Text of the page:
Since it is a coastal plant with a compact growth habit, it is a popular low maintenance landscape plant in Florida and was voted 2001 ‘Plant of the Year’ by The Florida Nurserymen and Growers Association.

Detail descriptions and more photos of the leaves, branches, leaf stalk and syconia of ‘crassifolia’ can be found in this online identification guide

B: Elongated thick-leave ficus, called ‘Green Mound’ in the West and by some bonsai people in Taiwan without distinguishing it from the round leave ‘crassifolia’ variety. It was described By J.C. Liao in 1982 as a new cultivar found growing in the I-Lan Agriculture School. Liao named it ‘I-Non’, pronounced like ‘Yi Non’, which is a contracted name of the agriculture school in Chinese. ‘I-Non’ is certainly hard to pronounce in the West and meaningless to most people, which might be the reason why it is called ‘Green Mound’ for its growth form when sold as a landscape plant. Some online Florida nursery trade articles give its scientific name as var. ‘crassifolia’, which is wrong, it should be Ficus microcarpa cv. ‘I-Non’.

Landscape ‘I-Non’, note the elongated thick leaves. Photo from Liao’s Revision of Moraceae of Taiwan’
Ficsu microcarpa cv. ‘I-Non’, correctly named by some bonsai people. This photo is from a Taiwan internet bonsai discussion forum..

C: Large leaf Ficus microcarpa main species.

D: Medium size leaves microcarpa used for bonsai, such as the popular ‘Kinmen’, aka ‘Tiger Bark’. As far as we know, this cultivar has not been described in any scientific journal.

E: Small-leave microcarpa cultivar described and named ‘pusillifolia‘ by Liao in 1989. ‘Pusillifolia‘ means small leaves, it is also called a Melon Seed ficus in bonsai circle. This cultivar was discovered growing in the Botanical Garden of the National Chung Hshing University.

What Should We Call These Two Ficus?

The use of common names is irrelevant in the binomial naming system, they are just for the convenience of we lay people, hobbyists and for nursery trades. However, cultivar and variety names are valid, they are denoted by cv. and var. after their binomial names. ‘I-Non’ and ‘crassifolia’ are cultivar and variety names, respectively.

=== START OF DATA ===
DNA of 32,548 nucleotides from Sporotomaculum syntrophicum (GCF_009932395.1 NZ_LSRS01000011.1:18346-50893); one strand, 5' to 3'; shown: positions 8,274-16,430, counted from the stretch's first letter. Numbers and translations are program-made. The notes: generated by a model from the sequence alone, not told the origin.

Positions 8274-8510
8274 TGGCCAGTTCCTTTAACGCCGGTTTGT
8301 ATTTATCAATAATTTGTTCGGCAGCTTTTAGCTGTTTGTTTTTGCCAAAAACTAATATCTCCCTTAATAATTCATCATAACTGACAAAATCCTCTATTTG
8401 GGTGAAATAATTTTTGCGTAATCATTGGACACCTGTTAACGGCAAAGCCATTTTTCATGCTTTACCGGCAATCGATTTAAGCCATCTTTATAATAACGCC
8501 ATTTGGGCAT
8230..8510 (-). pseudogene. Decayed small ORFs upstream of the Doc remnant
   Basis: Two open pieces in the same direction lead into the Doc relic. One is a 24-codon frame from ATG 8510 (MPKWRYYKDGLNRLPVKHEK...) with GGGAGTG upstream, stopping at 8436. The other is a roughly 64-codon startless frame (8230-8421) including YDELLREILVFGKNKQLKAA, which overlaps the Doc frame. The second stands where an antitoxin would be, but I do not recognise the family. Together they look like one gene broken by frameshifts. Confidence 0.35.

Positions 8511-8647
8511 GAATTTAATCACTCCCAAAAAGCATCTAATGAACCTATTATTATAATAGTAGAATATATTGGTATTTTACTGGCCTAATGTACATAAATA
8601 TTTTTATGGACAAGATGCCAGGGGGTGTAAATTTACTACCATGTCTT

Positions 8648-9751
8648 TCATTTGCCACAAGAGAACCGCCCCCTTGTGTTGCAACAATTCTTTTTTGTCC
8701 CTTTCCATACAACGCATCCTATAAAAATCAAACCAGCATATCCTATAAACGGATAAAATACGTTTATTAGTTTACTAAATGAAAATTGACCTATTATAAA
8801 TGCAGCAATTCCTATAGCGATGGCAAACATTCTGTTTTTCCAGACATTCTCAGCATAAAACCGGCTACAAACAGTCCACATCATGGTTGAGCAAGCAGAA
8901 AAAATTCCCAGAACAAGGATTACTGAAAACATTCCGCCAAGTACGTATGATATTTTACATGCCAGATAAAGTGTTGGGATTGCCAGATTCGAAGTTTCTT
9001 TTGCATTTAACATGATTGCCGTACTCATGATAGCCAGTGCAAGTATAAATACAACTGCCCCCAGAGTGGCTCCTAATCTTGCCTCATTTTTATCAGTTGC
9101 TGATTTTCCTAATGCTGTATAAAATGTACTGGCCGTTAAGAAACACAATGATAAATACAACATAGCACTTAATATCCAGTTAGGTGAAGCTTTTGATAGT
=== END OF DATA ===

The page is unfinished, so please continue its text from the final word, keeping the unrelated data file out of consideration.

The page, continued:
‘Green Mound’, ‘Green Island’, and several other names like Long Island, Panda Ficus etc., are entrenched common names but not the original names, and it would be very very difficult and near impossible to change. For example, many people still use the name F. retusa for F. microcarpa even it was corrected decades ago.

We propose resurrecting their original names as they were first described. It is a respect to the botanists who discovered and described them. After all, if your parents name you Paul and someone mistakenly call you Peter, wouldn’t you want to correct it and be called Paul?


Round leave variety be called by its original name ‘crassifolia’ or ‘Hou Ye Rong’ which has the same meaning in Chinese but would be more difficult to call or remember by non Chinese speakers. The full name is Ficus microcarpa var. ‘crassifolia’.

Rounder-leave Ficus microcarpa var. ‘crassifolia’.

Elongated leave cultivar be called by its original name ‘I-Non’ which the original author intended to honor the I-Lan Agriculture School where the cultivar was discovered. The full name is Ficus microcarpa cv. ‘I-Non’.

Elongated-leave Ficus microcarpa cv. ‘I-Non’.

For taxonomists who took broader views in naming species, called the ‘lumpers’, names like ‘I-Non’, ‘crassifolia’ etc. are not needed for the overall picture, and all these names are relegated to just Ficus microcarpa. For example, Berg and Corner lumped them all into F. microcarpa in their Revisions of Malanesia Ficus.


2 thoughts on “Confusions in Green Island and Green Mound Ficus Names

  1. Green Island was often an epithet given to the island of Formosa/Taiwan over the past centuries. And so a casual name pertaining to an indigenous Ficus type would not be out of the question and probably up until recently, has been standard nomenclature